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 Residential sewer line install
Author: rascorp (FL)

Hi: I am building a new home. Due to my existing home problems with sewer drain clogs, I am concerned that my new home will have same issues. Plumbers install rough-in pipes today. I used a level and noticed several sections of the pipe were level and did not show a drop. What is the recommended drop in line to insure ideal drain of toilets? Does the drop need to be at all lengths or can there be perfectly level drain sections?

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 Re: Residential sewer line install
Author: stuckinlodi (MO)

Drain lines are normally sloped 1/4 inch per foot of horizontal run but sometimes it will be done a little more or less than that under certain conditions. I don't think the pipe should ever be level or back-sloped. Be careful about sloping the pipe too much, that will aid the water to run off too quickly and possibly leave solid matter behind in the pipe. The water needs to move slowly enough to carry solid waste with it.

Why not discuss your concerns with the plumber doing the work or with the contractor building the home?



Edited 1 times.

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 Re: Residential sewer line install
Author: hj (AZ)

It is an "old wive's tale" that too much slope is bad. After all, vertical pipes have "infinite slope".

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 Re: Residential sewer line install
Author: stuckinlodi (MO)

And solid waste drops straight down on vertical pipes, so the slope in a vertical pipe is not a consideration. It is the horizontal runs that are the worry. How do you slope the drain lines you install?



Edited 2 times.

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 Re: Residential sewer line install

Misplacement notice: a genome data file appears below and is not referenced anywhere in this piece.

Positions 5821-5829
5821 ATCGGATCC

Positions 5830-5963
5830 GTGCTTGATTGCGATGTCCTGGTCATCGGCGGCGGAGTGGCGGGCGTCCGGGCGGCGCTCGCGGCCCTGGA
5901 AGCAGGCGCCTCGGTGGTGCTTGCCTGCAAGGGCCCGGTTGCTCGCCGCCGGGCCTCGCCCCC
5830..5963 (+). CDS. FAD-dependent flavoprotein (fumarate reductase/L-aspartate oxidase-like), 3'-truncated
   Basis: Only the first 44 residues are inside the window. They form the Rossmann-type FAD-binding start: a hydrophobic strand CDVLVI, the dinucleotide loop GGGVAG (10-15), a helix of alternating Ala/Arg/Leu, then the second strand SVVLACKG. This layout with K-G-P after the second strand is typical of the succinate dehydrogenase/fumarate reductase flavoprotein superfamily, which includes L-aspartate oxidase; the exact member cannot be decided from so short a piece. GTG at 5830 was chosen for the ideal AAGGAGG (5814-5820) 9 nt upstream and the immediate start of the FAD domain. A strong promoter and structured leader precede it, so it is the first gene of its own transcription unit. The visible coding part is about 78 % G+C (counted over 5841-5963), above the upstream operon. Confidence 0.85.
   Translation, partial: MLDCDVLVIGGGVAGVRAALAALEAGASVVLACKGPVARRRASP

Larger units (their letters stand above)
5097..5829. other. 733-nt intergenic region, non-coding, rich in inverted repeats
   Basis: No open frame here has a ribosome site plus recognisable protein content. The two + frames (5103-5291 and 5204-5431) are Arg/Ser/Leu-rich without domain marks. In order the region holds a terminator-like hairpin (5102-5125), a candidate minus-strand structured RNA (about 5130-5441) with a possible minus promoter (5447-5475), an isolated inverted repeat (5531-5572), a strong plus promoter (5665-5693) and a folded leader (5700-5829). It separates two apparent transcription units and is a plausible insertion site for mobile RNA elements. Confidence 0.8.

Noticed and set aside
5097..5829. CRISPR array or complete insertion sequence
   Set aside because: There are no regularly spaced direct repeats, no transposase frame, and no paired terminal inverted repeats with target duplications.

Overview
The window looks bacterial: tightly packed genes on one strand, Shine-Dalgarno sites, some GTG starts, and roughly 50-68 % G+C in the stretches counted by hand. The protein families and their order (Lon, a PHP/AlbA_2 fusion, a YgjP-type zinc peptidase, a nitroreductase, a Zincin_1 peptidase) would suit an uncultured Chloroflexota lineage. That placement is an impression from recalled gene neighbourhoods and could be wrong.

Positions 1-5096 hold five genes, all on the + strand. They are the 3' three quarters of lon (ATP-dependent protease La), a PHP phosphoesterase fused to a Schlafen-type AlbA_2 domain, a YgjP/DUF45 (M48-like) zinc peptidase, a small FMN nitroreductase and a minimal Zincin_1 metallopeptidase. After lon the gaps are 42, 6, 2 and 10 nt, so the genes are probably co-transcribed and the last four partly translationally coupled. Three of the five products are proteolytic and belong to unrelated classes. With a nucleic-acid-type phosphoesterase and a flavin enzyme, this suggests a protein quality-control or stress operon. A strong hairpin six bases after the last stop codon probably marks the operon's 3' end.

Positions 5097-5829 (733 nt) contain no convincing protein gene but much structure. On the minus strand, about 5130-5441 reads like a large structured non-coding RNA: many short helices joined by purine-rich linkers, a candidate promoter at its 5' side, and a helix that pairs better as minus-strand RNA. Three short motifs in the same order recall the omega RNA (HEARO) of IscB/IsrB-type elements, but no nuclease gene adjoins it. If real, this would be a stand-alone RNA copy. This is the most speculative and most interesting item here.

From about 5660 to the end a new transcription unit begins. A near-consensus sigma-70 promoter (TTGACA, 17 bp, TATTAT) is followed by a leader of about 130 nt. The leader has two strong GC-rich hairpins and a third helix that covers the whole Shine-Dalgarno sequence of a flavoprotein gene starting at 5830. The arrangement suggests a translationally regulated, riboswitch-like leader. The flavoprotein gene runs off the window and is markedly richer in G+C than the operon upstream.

Author: hj (AZ)

I use whatever grade is available, point A to point B. Universitylaboratory tests have shown that the AMOUNT of grade is irrelevant as long as it is not flat.



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 Re: Residential sewer line install
Author: stuckinlodi (MO)

So the misunderstanding is that a slope of 1/4 inch per foot is actually the minimum slope, to ensure it isn't flat, and a greater slope is just fine?



Edited 3 times.

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 Re: Residential sewer line install
Author: packy (MA)

absolutely wrong... the pipe must be removed and re-installed with the proper slope.
best way to check for slope is.... get a 4 foot level and glue a 1 inch block on one end. set the level on the pipe and it should read level..

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 Re: Residential sewer line install
Author: hj (AZ)

That's the way I have always done it.

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 Thank you all. :thumb:
Author: rascorp (FL)

Wow, I have read seven replies. Good ideas and thoughts. Obvious, there are some different opinions out there. Based on the replies, I;m going with a four foot level and a 1 inch block...I did this and found a few locations "level" or "flat", most were 1/4" sloped. No back sloped, thankfully. Yes, I will go to my contractor, but needed to know the answer before I asked the question! Once slap is poured, it is impossible to get anyone to accept responsibility for resulting problems.
Thank you all.



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 Re: Residential sewer line install
Author: North Carolina Plumber (NC)

Here in NC under UPC code 3" and 4" pipe can be sloped at 1/8" per foot. 2" and smaller must be sloped at least 1/4".

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 Re: Residential sewer line install
Author: george 7941

I was under the impression that a slope much greater than a 1/4 in per foot (like 1 in per foot) results in liquids outrunning the solids and possibly leaving some solids behind.

Vertical pipes (45 deg or greater) are different in that the solids will move by themselves.

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 Re: Residential sewer line install
Author: steve_g (CA)

I agree with HJ that 'too much slope' is an old wives tale and makes no sense. I've installed drains at 45 degrees and never seen a problem. You see problems with not enough fall, but never with too much.

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